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Jair Bolsonaro, the strident far-right candidate, has been elected President in Brazil’s presidential elections. His election signifies the most radical shift in Brazilian politics since the country transitioned from a dictatorship to a democracy over thirty years. Bolsonaro, a former military officer, had received 55.5% of the votes when 96% of the votes had been counted earlier this morning. His opponent, Fernando Haddad, an academic from the Workers Party (PT), had 44.4% of the ballots, according to the Supreme Electoral Tribunal.
Bolsonaro is known for his controversial views and divisive rhetoric. He has previously expressed his support for the former military dictatorship, said he would prefer his son to die than be gay and pledged to cleanse the country of leftist criminals. He has previously advocated torture and called for his critics to be shot.
On Sunday night, in a video broadcast shortly after the majority of the ballots had been counted, Bolsonaro said Brazil has everything its needs to become a great nation. He declared, “Our government will be formed by people that have the same purpose of everyone listening to me right now. The purpose of transforming our Brazil in a great, free and prosperous nation.” While he promised that his government would be a “defender of the Constitution, democracy and liberty,” he also stated that Brazil would “no longer be flirting with socialism, communism, populism and extremism on the left.”
The video was broadcast as a Facebook Live due to security concerns after Bolsonaro was stabbed at a campaign rally in early September. Many of his supporters, however, took to the streets to celebrate his victory. Thousands of people converged in Avenida Paulista in the nation’s capital cheering, holding banners that read Bolsonaro’s “Brazil above everything, God above everyone” and wearing t-shirts with the slogan “Hard to Kill,” as a reference to the near-fatal stabbing he suffered.
Many political commentators believe that Bolsonaro is a threat to the world’s fourth-largest democracy given his hard-right views and penchant for violence. Scott Mainwaring, a a professor at Harvard University’s Kennedy School of Government who specializes in Brazil told the New York Times, “This is a really radical shift. I can’t think of a more extremist leader in the history of democratic elections in Latin America who has been elected.” The Guardian’s Latin America correspondent, Tom Phillips, commented that Brazil had been a huge part of his life for 20 years and said that “[a]fter spending tonight on Avenida Paulista it devastates me to say this, but: Brazil is in very big trouble indeed.”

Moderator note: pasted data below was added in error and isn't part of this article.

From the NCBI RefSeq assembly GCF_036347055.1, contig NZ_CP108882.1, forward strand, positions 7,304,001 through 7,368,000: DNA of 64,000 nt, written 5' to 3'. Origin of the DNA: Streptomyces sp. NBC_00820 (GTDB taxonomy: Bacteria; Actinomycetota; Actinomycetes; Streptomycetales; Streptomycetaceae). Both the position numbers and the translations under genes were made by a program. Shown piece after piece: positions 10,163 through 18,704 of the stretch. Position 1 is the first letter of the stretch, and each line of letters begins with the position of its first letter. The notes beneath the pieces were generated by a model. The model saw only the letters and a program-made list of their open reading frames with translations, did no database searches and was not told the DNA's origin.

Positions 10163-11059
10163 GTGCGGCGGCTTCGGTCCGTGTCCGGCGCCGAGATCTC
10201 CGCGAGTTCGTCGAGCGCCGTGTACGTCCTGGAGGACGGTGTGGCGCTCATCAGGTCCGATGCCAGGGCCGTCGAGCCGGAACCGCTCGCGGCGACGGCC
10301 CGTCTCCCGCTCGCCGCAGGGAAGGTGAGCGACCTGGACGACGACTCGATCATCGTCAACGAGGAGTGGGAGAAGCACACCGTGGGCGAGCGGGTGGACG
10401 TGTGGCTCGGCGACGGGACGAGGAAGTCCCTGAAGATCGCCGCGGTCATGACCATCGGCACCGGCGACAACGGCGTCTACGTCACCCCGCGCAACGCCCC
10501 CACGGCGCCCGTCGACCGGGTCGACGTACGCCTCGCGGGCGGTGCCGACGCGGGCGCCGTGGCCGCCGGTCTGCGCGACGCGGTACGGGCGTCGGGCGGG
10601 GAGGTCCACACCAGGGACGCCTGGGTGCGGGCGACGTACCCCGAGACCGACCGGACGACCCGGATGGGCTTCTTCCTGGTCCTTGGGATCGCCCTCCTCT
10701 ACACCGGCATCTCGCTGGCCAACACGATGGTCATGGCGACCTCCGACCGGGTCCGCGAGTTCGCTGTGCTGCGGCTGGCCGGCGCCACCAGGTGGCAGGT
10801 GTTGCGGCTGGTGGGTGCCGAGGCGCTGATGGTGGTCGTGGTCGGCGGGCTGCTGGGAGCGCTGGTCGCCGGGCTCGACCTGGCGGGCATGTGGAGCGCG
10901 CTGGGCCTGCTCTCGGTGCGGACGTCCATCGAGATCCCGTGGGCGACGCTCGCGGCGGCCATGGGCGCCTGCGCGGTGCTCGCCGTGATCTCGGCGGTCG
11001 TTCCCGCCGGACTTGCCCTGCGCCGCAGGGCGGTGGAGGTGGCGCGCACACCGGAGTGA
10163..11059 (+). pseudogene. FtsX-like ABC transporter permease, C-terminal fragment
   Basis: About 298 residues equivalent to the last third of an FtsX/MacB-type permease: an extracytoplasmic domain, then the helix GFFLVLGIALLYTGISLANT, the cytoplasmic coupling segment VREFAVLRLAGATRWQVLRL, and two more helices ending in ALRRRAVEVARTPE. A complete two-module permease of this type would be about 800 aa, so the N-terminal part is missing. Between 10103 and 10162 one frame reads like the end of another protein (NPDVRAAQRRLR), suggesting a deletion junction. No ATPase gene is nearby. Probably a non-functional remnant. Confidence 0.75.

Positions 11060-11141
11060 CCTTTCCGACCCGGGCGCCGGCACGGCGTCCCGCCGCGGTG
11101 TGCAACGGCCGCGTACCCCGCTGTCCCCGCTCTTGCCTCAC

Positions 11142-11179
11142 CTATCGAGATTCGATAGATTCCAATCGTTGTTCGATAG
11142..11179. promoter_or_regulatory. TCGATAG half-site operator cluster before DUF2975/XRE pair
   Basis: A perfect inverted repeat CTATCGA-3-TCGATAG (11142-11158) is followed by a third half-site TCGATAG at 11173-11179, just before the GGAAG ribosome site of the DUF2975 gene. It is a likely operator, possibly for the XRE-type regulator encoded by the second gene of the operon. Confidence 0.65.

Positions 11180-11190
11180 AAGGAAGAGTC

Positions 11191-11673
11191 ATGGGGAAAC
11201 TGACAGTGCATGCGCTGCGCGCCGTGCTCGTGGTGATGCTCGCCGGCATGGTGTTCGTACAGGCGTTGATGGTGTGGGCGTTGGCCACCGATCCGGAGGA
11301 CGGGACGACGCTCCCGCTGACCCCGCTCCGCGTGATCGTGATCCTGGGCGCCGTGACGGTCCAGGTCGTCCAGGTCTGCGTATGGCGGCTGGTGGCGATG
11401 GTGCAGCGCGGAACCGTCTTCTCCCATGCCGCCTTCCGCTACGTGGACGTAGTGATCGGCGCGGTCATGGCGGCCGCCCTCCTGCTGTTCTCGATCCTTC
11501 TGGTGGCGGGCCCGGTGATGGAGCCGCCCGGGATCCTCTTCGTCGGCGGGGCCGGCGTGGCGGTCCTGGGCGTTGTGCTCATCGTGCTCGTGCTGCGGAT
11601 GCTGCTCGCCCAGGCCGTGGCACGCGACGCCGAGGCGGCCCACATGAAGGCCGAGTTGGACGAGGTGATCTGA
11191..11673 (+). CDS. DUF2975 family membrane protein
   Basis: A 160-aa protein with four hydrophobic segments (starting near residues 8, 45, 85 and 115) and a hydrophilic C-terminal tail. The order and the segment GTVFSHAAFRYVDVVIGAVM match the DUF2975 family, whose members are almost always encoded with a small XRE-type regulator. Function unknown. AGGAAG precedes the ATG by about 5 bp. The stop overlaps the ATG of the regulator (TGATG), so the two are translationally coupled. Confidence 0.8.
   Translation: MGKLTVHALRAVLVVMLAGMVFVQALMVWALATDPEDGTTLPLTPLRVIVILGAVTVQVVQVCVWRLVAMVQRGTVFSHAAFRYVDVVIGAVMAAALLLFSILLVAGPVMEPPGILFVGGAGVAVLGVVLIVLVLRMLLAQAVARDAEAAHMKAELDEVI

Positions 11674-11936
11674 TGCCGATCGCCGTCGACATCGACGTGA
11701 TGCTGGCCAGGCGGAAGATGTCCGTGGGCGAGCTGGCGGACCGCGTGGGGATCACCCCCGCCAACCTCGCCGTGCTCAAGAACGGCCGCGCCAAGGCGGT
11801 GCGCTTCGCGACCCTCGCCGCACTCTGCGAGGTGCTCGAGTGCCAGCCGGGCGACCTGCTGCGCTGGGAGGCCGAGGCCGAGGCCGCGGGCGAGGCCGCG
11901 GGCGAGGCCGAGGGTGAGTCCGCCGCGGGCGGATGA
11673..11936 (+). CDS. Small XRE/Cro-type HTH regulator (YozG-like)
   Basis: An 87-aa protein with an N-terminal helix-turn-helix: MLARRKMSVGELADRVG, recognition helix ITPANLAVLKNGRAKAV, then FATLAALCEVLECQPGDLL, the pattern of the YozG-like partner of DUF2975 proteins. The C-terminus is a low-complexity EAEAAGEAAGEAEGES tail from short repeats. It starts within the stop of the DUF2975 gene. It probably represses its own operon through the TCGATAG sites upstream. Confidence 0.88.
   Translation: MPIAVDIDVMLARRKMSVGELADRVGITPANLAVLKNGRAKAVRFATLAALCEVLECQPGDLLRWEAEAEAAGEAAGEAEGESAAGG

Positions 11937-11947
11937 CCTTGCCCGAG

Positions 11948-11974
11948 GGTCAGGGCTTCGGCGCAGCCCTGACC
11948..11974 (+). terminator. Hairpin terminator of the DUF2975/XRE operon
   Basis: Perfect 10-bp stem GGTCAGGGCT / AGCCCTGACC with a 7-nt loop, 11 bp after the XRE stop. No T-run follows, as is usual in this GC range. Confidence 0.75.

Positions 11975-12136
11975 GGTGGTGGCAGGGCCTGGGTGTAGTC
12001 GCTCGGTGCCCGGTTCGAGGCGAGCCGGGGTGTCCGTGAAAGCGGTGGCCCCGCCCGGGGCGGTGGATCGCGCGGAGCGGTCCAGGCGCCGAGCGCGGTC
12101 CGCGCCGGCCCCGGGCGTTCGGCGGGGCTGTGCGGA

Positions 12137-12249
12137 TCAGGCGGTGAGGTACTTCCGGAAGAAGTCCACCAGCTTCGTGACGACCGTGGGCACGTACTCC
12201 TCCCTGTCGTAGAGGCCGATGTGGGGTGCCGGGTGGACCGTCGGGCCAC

Bolsonaro’s election comes against the backdrop of increasing resentment and political disenchantment in Brazil. As in many countries across the world, there has been the revival of a widespread anger at the political elite, with stories of corruption and wrongdoing continuing to break. As well as this, the country’s economy has been in turmoil after a recession and crime is on the rise. Bolsonaro promised to crack down on crime, pledging to increase gun ownership and allowing the police “carte blanche” to kill. His campaign also focused on reducing the role of the state in the economy and the possibility of using indigenous lands for development projects.
Some believe part of Bolsonaro’s popularity is due to the scandals that have plagued the left in the country. Former President Luiz Inacio da Silva of the Worker’s Party, a former metalworker who had one the last four presidential elections, was the frontrunner in the presidential race until he was imprisoned in April on a 12-year sentence for corruption and money laundering. Da Silva was seen as a voice of the people, particularly the working class, and his conviction prompted a widespread lack of faith in his party and politicians. In contrast, Bolsonaro was seen as upfront and honest due to his seeming willingness to always speak his mind. Matias Spektor, a Fundacao Getulio Vargas University Professor of International Relations said, “The way he’s run his campaign is very clever. He has managed to align himself with the institutions that Brazilians still believe in: religion, family and armed forces.”
What this means for Brazil’s future is uncertain but it adds to the trend of populism sweeping the globe and the rise of far-right leaders, intent on imposing extreme and divisive policies. It shows the growth of a vibrant disillusionment with the political elite that now threatens to damage the very fabric of democracy in many countries.